Talking about the Lutheran church where her family worships, Lello said the children aren't as serious about the service as those who go to Catholic Mass. They cry. They text.

She predicted that Catholic baptism will change her, that her original sin will be washed away, that she will become a better human being. Asked what sins she worries about, she had a quick response: "Everybody sins. But I don't want to sin as much as everybody. I want to be different from everybody."

Hearing this, Feyera smiled. Maybe his daughter didn't understand everything about her conversion, but "she has high standards. She will go to Harvard and Princeton. She will be more powerful."

Officially, teachers at St. Augustine discuss conversion with students who have expressed some interest. The first step is sending home a permission slip to parents. But in reality, children sometimes become interested because they don't want to be excluded. During Mass, for example, non-Catholics cross their arms as they approach the priest for a "blessing"; Catholic students take the wafer that represents communion with Christ. Some children who were baptized this weekend said they think that "Catholics get to do more stuff," such as being picked when the archbishop wants to meet some students.

Talking to God

But the Rev. Patrick Smith, pastor at St. Augustine Parish, said the goal is not to convert devout children to Catholicism but rather to give unchurched children the tool of prayer that is a constant in St. Augustine's day.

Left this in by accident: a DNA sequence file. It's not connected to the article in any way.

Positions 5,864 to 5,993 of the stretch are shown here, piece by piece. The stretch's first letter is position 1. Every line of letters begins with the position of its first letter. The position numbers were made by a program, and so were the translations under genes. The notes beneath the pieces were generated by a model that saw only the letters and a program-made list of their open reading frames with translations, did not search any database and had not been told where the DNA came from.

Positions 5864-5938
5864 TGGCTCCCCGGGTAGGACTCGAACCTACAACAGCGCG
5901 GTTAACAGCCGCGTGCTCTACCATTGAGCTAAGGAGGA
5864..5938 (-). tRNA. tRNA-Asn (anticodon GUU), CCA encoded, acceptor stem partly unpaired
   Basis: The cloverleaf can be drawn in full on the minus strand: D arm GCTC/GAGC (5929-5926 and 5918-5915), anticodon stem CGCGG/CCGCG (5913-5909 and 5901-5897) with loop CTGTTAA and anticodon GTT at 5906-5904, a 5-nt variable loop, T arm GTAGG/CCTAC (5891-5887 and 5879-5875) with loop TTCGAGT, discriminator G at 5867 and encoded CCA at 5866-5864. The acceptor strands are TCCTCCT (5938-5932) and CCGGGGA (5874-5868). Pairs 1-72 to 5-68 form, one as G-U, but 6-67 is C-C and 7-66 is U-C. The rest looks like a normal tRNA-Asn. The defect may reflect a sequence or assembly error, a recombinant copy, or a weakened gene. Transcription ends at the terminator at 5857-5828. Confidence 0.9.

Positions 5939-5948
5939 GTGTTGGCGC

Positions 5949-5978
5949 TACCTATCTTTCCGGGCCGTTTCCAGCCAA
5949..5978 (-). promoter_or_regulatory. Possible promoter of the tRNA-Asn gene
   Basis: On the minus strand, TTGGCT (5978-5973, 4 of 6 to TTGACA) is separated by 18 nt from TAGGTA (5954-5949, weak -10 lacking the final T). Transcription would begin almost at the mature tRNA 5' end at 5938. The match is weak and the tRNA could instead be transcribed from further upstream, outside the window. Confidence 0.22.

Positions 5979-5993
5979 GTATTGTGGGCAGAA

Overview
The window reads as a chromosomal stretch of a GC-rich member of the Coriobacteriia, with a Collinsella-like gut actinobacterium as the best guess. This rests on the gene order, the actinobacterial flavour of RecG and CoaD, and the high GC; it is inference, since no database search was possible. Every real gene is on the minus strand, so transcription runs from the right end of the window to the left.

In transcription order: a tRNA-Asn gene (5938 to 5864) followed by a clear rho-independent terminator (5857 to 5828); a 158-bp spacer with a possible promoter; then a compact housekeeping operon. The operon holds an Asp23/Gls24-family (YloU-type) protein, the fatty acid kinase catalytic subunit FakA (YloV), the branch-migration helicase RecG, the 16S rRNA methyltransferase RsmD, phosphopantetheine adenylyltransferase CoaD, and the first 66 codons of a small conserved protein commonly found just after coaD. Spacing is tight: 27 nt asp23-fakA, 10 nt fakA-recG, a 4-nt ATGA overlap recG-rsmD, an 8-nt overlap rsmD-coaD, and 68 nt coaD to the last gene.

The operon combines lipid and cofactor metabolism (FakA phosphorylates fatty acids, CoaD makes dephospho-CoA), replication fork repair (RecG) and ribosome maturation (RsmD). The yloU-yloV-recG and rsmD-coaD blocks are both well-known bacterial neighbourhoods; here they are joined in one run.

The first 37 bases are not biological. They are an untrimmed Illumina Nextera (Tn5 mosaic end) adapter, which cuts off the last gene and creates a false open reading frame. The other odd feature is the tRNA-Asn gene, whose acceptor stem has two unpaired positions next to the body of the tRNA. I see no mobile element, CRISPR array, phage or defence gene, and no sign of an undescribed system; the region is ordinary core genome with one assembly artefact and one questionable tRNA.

"I tell them, 'Instead of worrying that doesn't help, you can pray.' It's trying to help them very practically. And they get that by being in an environment where it's normal to talk to God every day, throughout the day."

That resonates with Ty Harris, who is studying defense intelligence and raising five children on her own. Harris said her belief in God saved her during a difficult childhood in Washington, when she often attended church alone.

"I knew my mother may not have been watching me, but someone was. I knew it was God," she said.

So when her daughters tell her that Catholics are "closer to God," Ty isn't alarmed. In fact, she said she was wrong to initially put academics ahead of religion as a priority for their education, even though, she conceded, she doesn't know much about Catholicism.

"As much as I stay on them, I need all the help I can get," she said. "And religion is very important."

Sister Emmanuella was trying to explain that late one afternoon to the weekly class for baptism candidates.

"What is the difference between what we believe and what other churches believe?" Silence. "It is the Eucharist, which we believe is the actual presence of Jesus!"

A pause.

"Sir, can you take that book off your head?"